Elvis HarumScarum bonus photo 1500 crop

from nashville to memphis with heaven in between

THE FIRST DELUXE ELVIS boxed compact-disc set was KING OF ROCK ‘N’ ROLL – THE COMPLETE 50’s MASTERS, is­sued in 1992 to great fan­fare. It con­tained five discs that fea­tured the com­plete studio record­ings of Presley from 1954-1958. More than 100 record­ings in gen­uine, hon­est­ta­gawd mono seemed like a gift from Heaven!

The set also in­cluded an in­for­ma­tive booklet with an ac­cu­rate ses­sionog­raphy and an in­tel­li­gent bi­o­graph­ical essay. It was well-received by critics and fans and an im­me­diate hit with disc-buyers, quickly moving mil­lions of units around the world. 1

But you’d never know that by its ranking on Bill­board’s album chart, where it peaked at a lowly #159. 2

 

How does an album that went Plat­inum in its first four months of re­lease fail to make the Top 40 of Bill­board’s best-selling LPs chart?

 

De­spite this unim­pres­sive showing, two months after its re­lease THE KING OF ROCK ‘N’ ROLL (RCA 66050-2) was cer­ti­fied gold by the RIAA and plat­inum three months later:

Au­gust 7, 1992            Gold Record Award
No­vember 20, 1992   Plat­inum Record Award 3

Ac­cording to Bill­board, al­bums are cur­rently ranked by “album sales, audio on-demand streaming ac­tivity, and dig­ital sales of tracks from al­bums.”

But in 1992, the survey was es­sen­tially based on the sales of phys­ical product, compact-discs.

So how did Bill­board tab­u­late sales to ar­rive at such rank­ings?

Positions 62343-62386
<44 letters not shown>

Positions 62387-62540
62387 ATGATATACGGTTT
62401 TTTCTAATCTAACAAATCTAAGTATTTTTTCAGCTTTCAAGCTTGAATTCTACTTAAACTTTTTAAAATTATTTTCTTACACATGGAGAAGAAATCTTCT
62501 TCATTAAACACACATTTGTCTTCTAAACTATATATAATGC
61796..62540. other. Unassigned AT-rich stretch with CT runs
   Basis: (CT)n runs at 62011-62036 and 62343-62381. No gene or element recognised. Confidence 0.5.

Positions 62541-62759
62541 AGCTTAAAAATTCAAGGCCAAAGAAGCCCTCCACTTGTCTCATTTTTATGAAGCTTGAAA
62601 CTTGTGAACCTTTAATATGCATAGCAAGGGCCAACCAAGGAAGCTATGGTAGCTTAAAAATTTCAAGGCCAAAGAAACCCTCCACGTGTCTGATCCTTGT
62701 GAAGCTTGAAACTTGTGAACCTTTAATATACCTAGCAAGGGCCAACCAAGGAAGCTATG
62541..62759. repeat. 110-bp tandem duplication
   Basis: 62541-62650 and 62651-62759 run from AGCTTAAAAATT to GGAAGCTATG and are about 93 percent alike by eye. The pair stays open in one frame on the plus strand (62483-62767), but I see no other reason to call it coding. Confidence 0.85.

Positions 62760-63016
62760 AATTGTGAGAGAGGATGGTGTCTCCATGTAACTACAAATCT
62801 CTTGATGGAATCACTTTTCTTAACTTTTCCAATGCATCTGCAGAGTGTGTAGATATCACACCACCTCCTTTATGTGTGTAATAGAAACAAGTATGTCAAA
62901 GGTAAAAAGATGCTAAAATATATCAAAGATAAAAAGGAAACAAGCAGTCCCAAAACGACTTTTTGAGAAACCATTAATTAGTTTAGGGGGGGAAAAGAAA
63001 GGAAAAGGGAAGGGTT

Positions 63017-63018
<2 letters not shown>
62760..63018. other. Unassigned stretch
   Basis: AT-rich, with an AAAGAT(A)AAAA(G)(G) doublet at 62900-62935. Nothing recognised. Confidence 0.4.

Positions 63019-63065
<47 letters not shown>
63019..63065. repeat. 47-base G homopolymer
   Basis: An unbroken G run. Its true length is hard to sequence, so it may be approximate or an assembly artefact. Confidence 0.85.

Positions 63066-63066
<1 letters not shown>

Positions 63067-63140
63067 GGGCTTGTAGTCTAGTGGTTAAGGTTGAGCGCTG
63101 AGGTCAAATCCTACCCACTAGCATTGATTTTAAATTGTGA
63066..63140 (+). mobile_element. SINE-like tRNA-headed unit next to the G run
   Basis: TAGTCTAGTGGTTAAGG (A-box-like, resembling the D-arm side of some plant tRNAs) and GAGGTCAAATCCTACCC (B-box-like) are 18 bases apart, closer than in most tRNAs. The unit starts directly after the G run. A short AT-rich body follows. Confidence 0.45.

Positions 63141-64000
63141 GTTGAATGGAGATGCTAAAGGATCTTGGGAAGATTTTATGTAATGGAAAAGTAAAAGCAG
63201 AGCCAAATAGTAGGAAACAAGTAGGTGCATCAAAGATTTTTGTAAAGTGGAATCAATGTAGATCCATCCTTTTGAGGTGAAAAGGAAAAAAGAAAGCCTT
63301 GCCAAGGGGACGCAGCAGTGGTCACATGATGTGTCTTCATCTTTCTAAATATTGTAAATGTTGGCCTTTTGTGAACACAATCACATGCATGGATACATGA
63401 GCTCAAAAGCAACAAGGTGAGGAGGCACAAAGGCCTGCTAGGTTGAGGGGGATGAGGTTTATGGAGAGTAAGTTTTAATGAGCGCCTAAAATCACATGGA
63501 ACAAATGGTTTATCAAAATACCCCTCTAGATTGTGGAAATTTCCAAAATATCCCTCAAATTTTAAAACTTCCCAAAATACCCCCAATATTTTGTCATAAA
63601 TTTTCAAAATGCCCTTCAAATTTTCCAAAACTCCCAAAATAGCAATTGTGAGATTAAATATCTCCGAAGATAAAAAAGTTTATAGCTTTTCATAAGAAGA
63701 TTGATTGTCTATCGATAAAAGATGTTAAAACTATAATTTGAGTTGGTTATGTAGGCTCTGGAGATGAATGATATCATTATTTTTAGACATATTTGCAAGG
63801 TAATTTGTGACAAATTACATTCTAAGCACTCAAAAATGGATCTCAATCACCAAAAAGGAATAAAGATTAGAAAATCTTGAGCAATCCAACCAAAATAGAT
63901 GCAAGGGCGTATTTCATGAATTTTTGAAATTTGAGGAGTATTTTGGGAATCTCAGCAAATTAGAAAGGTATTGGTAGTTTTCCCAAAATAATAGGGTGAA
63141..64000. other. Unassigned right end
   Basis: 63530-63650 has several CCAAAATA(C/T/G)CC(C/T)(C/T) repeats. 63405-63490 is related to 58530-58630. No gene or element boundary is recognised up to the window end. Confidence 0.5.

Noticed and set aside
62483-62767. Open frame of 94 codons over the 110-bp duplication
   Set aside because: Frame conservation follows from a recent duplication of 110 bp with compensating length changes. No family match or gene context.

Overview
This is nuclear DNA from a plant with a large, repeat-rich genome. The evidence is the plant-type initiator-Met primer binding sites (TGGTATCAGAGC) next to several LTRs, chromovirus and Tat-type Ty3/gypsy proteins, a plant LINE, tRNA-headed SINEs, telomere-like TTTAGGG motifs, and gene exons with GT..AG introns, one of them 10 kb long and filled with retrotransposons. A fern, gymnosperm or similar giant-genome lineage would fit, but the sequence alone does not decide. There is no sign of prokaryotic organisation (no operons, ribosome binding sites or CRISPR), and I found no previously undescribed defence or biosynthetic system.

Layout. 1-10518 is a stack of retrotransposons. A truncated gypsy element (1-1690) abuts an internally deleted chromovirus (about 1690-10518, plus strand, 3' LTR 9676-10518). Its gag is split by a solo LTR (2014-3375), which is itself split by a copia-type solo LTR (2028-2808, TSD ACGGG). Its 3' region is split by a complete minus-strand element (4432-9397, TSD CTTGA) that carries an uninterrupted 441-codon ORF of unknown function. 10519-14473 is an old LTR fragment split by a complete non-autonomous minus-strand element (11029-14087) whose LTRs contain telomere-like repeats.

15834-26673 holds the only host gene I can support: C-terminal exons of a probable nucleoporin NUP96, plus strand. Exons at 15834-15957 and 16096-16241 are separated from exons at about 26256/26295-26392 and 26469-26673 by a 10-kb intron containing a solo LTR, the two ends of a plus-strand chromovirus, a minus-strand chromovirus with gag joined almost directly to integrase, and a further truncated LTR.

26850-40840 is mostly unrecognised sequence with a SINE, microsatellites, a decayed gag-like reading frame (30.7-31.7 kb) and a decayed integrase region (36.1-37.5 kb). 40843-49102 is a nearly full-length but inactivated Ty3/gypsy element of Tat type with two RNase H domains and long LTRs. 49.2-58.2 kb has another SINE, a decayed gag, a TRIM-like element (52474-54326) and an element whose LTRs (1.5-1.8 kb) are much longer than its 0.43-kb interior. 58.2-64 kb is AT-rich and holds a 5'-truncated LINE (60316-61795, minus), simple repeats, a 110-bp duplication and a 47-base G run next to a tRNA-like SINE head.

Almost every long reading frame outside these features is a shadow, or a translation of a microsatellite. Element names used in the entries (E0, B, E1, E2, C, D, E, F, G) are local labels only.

But first, some back­ground …

 

Heaven: KING OF ROCK 'N' ROLL boxed CD set.

This is how the orig­inal box looked: there were two stickers af­fixed to the shrinkwrap, one with a one-word blurb from Rolling Stone mag­a­zine, and other a list of what the cus­tomer would find in­side.

About those 158 gold records

So let’s look at the data again: THE KING OF ROCK ‘N’ ROLL (ab­bre­vi­ated KORR from this point on) was re­leased in June 1992 and re­ceived RIAA cer­ti­fi­ca­tion in Au­gust:

  A Gold Record Award re­quired sales of 500,000 units.
  KORR had five discs, so it counted as five units.
  KORR sold 100,000 copies in its first few weeks of re­lease.

THE KING OF ROCK ‘N’ ROLL con­tinued selling and was cer­ti­fied plat­inum in Oc­tober:

  A Plat­inum Record Award re­quired sales of 1,000,000 units.
  KORR had five discs, so it counted as five units.
  KORR sold 200,000 copies in its first four months of re­lease.

Now let’s go back to the Bill­board album survey: KORR peaked at #159 and then slid slowly off the chart.

It’s dif­fi­cult to know what Bill­board used as a mea­sure of sales from year to year, as they don’t make this in­for­ma­tion avail­able. So I can pose two ques­tions here: